Some of this is scientific illiteracy. Warm air holds more water vapour than cold air. So as the air temperature rises, heavy snow will initially increase as the planet warms. Warmer air will also destabilise the whirlwind of cold, dense air at the poles, so the polar vortex wobbles southwards, like a drunk on his fourth Martini, as a climatologist memorably put it.
Some of it is an inability to set in proper context the blizzard of information with which the media blasts a public that prefers reading about the bizarre rather than the representative. There are a fair few wobbly assertions in Alain de Botton's new book The News: A User's Manual but he is correct in his baseline assertion that too many decontextualised facts are as unhelpful as no facts at all.
A popular philosopher might look more productively at how consumerist materialism has come to alter social time frames. Some three decades ago, a revolution in attitudes to credit occurred. Where Margaret Thatcher's parents' generation saw "living on tick" as seedy and shameful, their children were offered credit cards which would "Take the Waiting out of Wanting". With the death of deferred gratification came a new disregard for the future. The devaluation of pensions by irresponsible bankers has only boosted short-term hedonism.
The limited political horizons of our politicians do not help. They have long been reluctant to take hard decisions which will bear fruit only after they have left office; electoral strategy routinely trumps responsible management of the economy. Climate change is even more problematic for them, because it requires transnational as well as intergenerational vision.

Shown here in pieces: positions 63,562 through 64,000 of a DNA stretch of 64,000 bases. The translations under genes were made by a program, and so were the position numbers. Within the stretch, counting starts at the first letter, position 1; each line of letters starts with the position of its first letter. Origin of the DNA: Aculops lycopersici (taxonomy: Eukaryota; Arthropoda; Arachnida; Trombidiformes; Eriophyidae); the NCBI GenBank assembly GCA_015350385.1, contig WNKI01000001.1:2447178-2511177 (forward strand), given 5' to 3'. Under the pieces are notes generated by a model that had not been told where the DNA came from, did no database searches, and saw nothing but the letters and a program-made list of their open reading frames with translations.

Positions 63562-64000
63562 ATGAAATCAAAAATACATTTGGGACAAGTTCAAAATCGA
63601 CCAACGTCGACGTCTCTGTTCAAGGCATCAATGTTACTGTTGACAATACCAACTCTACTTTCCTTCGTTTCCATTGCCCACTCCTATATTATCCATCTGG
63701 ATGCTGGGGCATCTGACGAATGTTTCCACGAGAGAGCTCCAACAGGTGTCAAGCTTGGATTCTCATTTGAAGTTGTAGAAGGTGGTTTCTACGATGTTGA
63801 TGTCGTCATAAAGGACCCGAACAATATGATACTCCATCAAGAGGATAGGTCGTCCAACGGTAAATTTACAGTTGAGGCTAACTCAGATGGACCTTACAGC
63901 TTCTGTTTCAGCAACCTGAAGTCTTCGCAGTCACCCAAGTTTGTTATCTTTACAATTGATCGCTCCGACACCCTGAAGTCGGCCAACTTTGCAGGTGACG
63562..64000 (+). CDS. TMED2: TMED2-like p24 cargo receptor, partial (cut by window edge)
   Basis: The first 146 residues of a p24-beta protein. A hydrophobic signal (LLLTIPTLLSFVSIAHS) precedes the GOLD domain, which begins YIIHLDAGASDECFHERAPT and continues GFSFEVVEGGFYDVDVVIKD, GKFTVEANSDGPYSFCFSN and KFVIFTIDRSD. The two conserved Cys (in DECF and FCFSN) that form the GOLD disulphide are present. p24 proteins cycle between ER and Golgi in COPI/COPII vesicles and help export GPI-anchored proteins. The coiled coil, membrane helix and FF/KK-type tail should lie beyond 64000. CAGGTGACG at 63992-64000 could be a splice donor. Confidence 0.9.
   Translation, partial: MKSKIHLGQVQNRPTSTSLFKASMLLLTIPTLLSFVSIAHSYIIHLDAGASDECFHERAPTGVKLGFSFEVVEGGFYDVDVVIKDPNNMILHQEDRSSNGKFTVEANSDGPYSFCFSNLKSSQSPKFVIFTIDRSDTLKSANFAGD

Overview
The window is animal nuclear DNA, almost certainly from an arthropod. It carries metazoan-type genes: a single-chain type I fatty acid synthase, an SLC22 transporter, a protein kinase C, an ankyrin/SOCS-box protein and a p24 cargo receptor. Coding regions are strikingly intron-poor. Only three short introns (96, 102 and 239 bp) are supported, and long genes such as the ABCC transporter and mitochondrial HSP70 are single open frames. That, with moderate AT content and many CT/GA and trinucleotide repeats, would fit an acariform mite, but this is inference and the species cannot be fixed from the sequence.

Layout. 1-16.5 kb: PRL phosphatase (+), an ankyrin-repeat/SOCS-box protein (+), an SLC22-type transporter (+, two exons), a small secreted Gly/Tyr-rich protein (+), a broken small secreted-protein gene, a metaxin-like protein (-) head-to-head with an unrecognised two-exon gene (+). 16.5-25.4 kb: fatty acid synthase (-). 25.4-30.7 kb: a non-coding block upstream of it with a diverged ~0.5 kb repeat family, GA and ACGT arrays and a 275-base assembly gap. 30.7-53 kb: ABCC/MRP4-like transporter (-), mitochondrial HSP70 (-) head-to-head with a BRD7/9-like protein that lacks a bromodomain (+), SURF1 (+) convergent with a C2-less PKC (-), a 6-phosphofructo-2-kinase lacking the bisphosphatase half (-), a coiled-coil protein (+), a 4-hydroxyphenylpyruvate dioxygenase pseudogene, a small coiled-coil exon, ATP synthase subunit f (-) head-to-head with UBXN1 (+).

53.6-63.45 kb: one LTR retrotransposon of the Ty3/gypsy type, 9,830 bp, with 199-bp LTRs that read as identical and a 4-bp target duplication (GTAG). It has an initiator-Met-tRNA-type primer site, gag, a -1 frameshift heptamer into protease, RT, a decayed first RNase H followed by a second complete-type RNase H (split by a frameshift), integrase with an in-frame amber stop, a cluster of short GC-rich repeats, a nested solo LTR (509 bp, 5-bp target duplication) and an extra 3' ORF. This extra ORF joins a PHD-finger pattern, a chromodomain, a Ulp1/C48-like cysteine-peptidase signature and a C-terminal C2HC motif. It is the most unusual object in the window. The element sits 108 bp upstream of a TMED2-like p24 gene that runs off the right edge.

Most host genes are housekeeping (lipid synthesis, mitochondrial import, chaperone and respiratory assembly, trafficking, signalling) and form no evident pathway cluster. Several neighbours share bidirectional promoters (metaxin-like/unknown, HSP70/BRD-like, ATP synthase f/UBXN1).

All that is the antithesis of the modern political agenda. It is, then, a double irony that the problem receives its most vehement articulation from the unelected heir to a monarchy many deride as outdated and lacking political authority. Why, Prince Charles asks, do we "accept what science tells us about everything – until it comes to climate science", when "a barrage of sheer intimidation" insists "we must abandon all our faith in so much overwhelming scientific evidence". In practice the Prince, like the House of Lords, offers a useful practical long-term antidote to the short-term posturing of elected politicians.
The Prime Minister, David Cameron, this week conceded that he "strongly suspects" the abnormal weather is caused by man-made climate change. Yet the PM has appointed a climate sceptic, Owen Paterson, as the Environment and Agriculture Secretary who is charged with preparing, or adapting, Britain for global warming. He is the man who must now co-ordinate the change in farming practices that the National Farmers' Union yesterday conceded is needed to reduce the impact of climate change.
Yet, Mr Paterson, the man dubbed "the fool of the floods", is overseeing a 41 per cent decline in spending on domestic climate change initiatives this financial year, a Freedom of Information request has disclosed.
It is indeed, as Mr T was wont to opine across the garden fence, a rum do.
Paul Vallely is visiting professor of Public Ethics at the University of ChesterReuse content